To a certain extent, the government painted itself into this corner when it chose to increase its share of gas revenues. The government basically turned itself into a partner with Tshuva and Noble Energy in gas revenues, and into the main beneficiary for the gas being sold at the highest possible price.
But the government’s considerations must be broader and based on factors such as the ability to turn the gas discoveries into an engine for economic growth, and to let consumers feel the benefit of gas discoveries in their wallets.
The regulator’s travails
Over the past three years, Gilo has tried to counter the monopolistic power of Tshuva-Noble. He required them to sell off the Leviathan field and forced them to sell the two small offshore fields Tanin and Karish.
Gilo preferred the second idea and won the consent of the two partners. But as in many other deals, when the other side agrees to your offer in a hurry, you ask yourself whether the solution is really a good one. And it isn’t.
The sale of the two smaller offshore fields can’t create the competition that the gas industry needs. The differences between the small and large fields are like a 4-year-old boy who wants to wrestle with three 20-year-olds.
So Gilo shuffled the deck last month and said this idea was a nonstarter. He said he was considering other solutions, more radical ones, including requiring Tshuva and Noble Energy to part with one of their large fields, Tamar or Leviathan. It won’t happen too quickly, and it’s not at all certain that it will lead to competition.
Gilo and the government now have a job that’s meant to provide an answer for three problems based on the following priorities. 1) To ensure competition in the natural-gas market, and in doing so to have this input lower the cost of living for the public and industry. 2) To ensure that the gas industry develops and serves as a growth engine for the economy. 3) To create certainty by making sure that the rules in the market are clear.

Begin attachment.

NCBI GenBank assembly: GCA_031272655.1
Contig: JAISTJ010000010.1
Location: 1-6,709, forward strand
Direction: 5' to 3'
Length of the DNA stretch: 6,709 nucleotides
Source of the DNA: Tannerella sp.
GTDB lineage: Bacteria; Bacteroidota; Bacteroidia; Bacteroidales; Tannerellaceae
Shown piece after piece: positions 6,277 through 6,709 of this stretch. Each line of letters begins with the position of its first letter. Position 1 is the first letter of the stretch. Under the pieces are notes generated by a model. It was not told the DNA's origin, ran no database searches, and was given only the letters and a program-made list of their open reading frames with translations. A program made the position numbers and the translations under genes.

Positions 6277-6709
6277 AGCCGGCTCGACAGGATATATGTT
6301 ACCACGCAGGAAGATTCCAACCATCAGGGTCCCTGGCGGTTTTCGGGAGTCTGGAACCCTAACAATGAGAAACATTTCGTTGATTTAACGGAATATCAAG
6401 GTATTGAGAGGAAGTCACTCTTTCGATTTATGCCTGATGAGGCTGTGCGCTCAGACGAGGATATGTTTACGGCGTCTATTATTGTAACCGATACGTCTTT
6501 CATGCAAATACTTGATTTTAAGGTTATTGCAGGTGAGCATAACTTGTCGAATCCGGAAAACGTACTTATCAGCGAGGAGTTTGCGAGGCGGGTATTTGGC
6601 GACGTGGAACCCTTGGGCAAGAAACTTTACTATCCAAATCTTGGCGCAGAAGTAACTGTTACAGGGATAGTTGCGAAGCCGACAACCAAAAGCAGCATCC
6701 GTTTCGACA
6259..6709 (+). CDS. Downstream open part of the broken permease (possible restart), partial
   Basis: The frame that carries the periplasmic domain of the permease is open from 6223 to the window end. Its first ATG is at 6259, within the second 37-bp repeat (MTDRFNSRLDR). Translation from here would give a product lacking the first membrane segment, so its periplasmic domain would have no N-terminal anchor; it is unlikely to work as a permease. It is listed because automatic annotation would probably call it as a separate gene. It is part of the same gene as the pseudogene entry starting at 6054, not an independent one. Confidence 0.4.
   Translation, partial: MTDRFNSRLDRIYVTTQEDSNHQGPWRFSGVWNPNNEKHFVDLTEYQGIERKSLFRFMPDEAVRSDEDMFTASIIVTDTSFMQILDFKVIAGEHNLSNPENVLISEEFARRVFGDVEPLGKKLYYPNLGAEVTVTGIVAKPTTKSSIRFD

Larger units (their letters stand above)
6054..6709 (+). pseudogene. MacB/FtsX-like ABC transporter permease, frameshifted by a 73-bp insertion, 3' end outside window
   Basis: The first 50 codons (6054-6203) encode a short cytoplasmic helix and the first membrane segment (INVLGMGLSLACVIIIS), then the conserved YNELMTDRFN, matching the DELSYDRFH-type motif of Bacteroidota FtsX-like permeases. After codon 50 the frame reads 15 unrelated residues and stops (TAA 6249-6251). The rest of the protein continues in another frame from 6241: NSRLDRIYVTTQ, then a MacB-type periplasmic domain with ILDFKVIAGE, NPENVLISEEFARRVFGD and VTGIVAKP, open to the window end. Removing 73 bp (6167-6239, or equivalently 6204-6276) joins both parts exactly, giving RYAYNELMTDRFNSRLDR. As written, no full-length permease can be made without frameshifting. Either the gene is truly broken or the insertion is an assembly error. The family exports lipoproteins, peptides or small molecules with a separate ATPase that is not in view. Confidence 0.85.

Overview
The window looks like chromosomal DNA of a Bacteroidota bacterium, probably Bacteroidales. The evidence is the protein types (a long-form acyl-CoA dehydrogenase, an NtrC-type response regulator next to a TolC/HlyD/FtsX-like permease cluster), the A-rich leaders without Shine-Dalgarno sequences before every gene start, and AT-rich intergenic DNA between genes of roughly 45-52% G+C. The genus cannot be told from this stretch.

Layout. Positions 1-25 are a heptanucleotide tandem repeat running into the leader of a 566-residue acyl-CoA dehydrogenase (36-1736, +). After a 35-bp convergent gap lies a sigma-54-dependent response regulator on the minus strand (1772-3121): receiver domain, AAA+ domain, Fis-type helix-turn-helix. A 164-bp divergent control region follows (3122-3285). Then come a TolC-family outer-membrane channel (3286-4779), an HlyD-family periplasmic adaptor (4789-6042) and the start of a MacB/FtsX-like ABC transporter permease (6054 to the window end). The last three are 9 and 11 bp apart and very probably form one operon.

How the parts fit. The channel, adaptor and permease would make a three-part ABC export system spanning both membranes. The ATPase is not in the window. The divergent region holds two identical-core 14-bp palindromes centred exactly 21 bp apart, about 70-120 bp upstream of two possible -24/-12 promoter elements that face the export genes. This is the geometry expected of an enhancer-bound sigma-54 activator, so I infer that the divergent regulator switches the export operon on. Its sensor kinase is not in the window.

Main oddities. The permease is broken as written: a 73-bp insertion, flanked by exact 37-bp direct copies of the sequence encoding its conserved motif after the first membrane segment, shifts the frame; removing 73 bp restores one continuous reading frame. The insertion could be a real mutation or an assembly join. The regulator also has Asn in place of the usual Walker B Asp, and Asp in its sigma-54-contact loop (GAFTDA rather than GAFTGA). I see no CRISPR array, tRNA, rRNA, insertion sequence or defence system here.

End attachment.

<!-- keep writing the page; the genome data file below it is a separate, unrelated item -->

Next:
We shouldn’t be frightened by the gas partnership’s legal threats; we don’t need to be impressed by the interested parties’ cries about government interference that “drives investors from Israel.” And we don’t need to give people pushing for the nationalization of the natural-gas fields too much weight in this discussion.
The Israeli economy has been in constant processes of regulation since the 1980s. The idea is to open markets up to competition and make the economy grow — while making sure that no terrifying monopolies are created.
Of course, we don’t want monopolies contaminated by conflicts of interest and institutions that are too big to fail — which hold sway over the economy. Regulating the natural-gas industry is just part of this process in which Tshuva filled an important role at a number of stages in his life. Once he was on one side, now he’s on the other.
By the way, you can hear a lot of complaints about regulating in Israel — it’s too demanding, it drives entrepreneurs away, it paralyzes the economy, it’s inflexible, it’s anti-business.
You can add to this list another one: Regulating in Israel is vague. Many of our regulators mumble. They speak softly and leave an opening for a hasty retreat. Often they’re not specific or determined enough. They wink, they raise an eyebrow, they have reservations, they study the issue.
If there’s something Israel’s regulators need it’s to be clearer and sharper. It’s not always easy. It’s certainly not pleasant to spoil the party, but that’s critical to create more certainty for the business sector.
It’s also part of a regulators’ job. Such things are needed now more than ever in the natural-gas industry — to find a quick solution that will let us move on.